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Optimized ethanol genetics

Enogen corn developed to express the alpha amylase enzyme includes input traits growers like including above and belowshyground insect protection
<p>Enogen corn, developed to express the alpha amylase enzyme, includes input traits growers like, including above- and below&shy;ground insect protection.</p>
Corn breeders are looking at ways to boost biofuel output from every bushel of corn you raise.

In 1980, the United States pro­duced about 175 million gallons of ethanol. Today, the country produces more than 13 billion gallons. Over the last three decades, higher corn yields and hybrids with higher levels of fer­mentable starch have contributed to the ethanol industry’s growth.

Growers can play in this burgeon­ing biofuels market in two ways. The first, and perhaps the original play, was to become an investor in an ethanol startup. The second, and more recent play, is to grow new hybrids specifically “designed” to help ethanol producers increase output from every bushel of corn.

Here’s an update of the latest genetic-based tools that allow you to be part of this market.

Enogen corn, which was genetically modified to express the alpha amylase enzyme to help reduce ethanol pro­duction costs, was introduced to the market in 2011. At that time, Syn­genta introduced five Enogen hybrids adapted to the western Corn Belt. Four dry-grind ethanol plants testing these hybrids reported that the corn reduced slurry viscosity and reduced energy and water consumption.

Today, the Enogen line has grown to 21 hybrids, with maturities ranging from 85 to 118 days, and about 250,000 acres are expected to be planted to the corn in 2015. Six dry-grind ethanol plants are contracting with growers to produce the corn, and seven more plants are in the trial stage.

Pest protection

In addition to the alpha amylase en­zyme, the Enogen lineup features the Agrisure 3000GT trait package, which includes protection against corn borer and corn rootworm, as well as toler­ance to glyphosate and glufosinate her­bicides.

“We will be moving toward a trait package of Enogen plus Agrisure Du­racade 5122 E-Z Refuge in 2016 and beyond,” says Jack Bernens, head of marketing and stakeholder relations, Enogen. This means that Enogen bags containing these seed traits will also include seed without the traits, for easy compliance with refuge requirements, generally known as “refuge in a bag.”

Mash from Enogen corn is sampled at the lab of Quad County Corn Processors.

The run-up in Enogen-planted acres comes in part due to loyal growers who like what they see, notes Bernens. “A very high percentage of Enogen growers are renewing contracts for 2015 planting,” he says, attributing the growth in part to strong yield performance. The Enogen corn can be produced similarly to commercial hybrids, although it must be identity-preserved. Another reason is that ethanol producers who have licensed the Enogen technology are paying growers premiums to grow the corn.

Quad County Corn Processors, Galva, Iowa, for example, has been pay­ing corn growers a premium, averaging 40 cents per bushel, to produce Enogen corn. The company found it no longer needs to buy liquid alpha amylase to  process because the enzyme is already expressed in the Enogen corn.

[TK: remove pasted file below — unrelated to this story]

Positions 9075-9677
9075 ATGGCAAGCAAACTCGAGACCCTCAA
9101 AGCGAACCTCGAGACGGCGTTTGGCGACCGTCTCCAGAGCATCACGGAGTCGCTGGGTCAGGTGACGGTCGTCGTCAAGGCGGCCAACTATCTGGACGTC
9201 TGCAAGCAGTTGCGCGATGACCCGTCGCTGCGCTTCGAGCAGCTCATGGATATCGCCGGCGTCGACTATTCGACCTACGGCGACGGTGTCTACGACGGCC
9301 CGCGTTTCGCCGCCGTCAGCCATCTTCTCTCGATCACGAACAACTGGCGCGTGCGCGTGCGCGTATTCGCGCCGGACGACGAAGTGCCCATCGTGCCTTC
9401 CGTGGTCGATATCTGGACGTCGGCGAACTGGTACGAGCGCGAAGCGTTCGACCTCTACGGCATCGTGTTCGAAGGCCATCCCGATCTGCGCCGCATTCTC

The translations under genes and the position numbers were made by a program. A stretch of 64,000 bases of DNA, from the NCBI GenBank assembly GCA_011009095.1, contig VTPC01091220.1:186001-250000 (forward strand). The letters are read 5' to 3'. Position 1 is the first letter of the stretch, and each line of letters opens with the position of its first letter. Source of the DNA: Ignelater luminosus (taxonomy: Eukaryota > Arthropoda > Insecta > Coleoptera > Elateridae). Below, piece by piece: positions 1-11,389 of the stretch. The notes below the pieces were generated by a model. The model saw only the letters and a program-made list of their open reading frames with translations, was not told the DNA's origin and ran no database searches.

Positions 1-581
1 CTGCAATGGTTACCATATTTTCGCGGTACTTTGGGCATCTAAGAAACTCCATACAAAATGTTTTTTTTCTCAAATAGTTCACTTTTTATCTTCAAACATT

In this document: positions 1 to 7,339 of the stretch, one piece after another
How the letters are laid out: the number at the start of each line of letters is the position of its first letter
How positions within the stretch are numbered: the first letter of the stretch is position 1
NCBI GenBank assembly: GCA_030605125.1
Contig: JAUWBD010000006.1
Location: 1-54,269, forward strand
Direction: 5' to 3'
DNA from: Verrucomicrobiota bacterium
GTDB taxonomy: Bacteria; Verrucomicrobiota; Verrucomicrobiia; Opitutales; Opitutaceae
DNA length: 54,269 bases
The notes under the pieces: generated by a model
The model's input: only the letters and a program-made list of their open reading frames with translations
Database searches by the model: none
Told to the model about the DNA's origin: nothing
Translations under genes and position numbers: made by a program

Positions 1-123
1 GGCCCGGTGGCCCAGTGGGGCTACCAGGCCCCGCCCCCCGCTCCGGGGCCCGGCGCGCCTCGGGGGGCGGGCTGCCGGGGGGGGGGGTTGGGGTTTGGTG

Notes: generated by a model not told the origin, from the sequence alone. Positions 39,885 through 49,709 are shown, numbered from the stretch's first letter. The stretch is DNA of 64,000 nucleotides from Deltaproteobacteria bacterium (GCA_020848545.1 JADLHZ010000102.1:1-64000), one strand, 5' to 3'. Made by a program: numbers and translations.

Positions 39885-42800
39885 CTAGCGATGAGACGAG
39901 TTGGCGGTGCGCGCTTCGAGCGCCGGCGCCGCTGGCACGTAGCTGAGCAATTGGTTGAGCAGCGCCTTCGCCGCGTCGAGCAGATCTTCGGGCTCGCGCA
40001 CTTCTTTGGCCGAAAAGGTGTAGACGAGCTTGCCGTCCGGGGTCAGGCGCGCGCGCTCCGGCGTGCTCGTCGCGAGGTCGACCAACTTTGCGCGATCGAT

Enogen corn also allows the com­pany to process more corn with less water, saving both energy costs and water use.

Bernens notes that an ethanol plant doesn’t have to run that hybrid exclu­sively.

“We’ve found that an ethanol plant can use about 15% of its corn as Enogen and get the production benefits from the trait,” he says.

Increased profitability

Many corn growers serve on the boards or own shares in ethanol plants. When these facilities produce more ethanol from each bushel of corn, they benefit, says Steve Petersen, end-use market­ing manager, Monsanto.

Monsanto’s Processor Preferred hybrids are selected for their ability to yield higher levels of fermentable starch, as well as for yield performance and herbicide and insect resistance. Many are available as SmartStax hy­brids. Over the last several years, Mon­santo and its partners have expanded the number of hybrids from late-80- day to 120-day maturities.

Some of the Processor Preferred hybrids can yield as much as 8% more fermentable starch than other hybrids, Petersen says. “We normally see about a 2% increase in ethanol yield.” While this does not sound like much, a 2% increase could mean as much as 2 mil­lion extra gallons for a facility with an annual production of 100 million gal­lons of ethanol, he explains. Petersen adds that corn makes up about 80% of an ethanol facility’s production costs.

“We will continue to take into ac­count grower and market demand for specialty seed products in our research and development efforts,” says Jane Slusark, media relations manager, Du­Pont Pioneer.

The company provides more than 325 Pioneer brand high total ferment­able, or HTF, ethanol hybrids, ranging from 89 to 120 comparative relative maturity. The lineup includes 10 new hybrids for 2015. The HTF hybrids de­liver higher levels of fermentable starch to offer dry-grind ethanol plants a grain with above-average ethanol pro­duction potential.

For a list of HTF hybrids, including what herbicide and insect resistance traits are available, visit cmroot/pioneer/us/products/corn/end_ use/14HTF.pdf.

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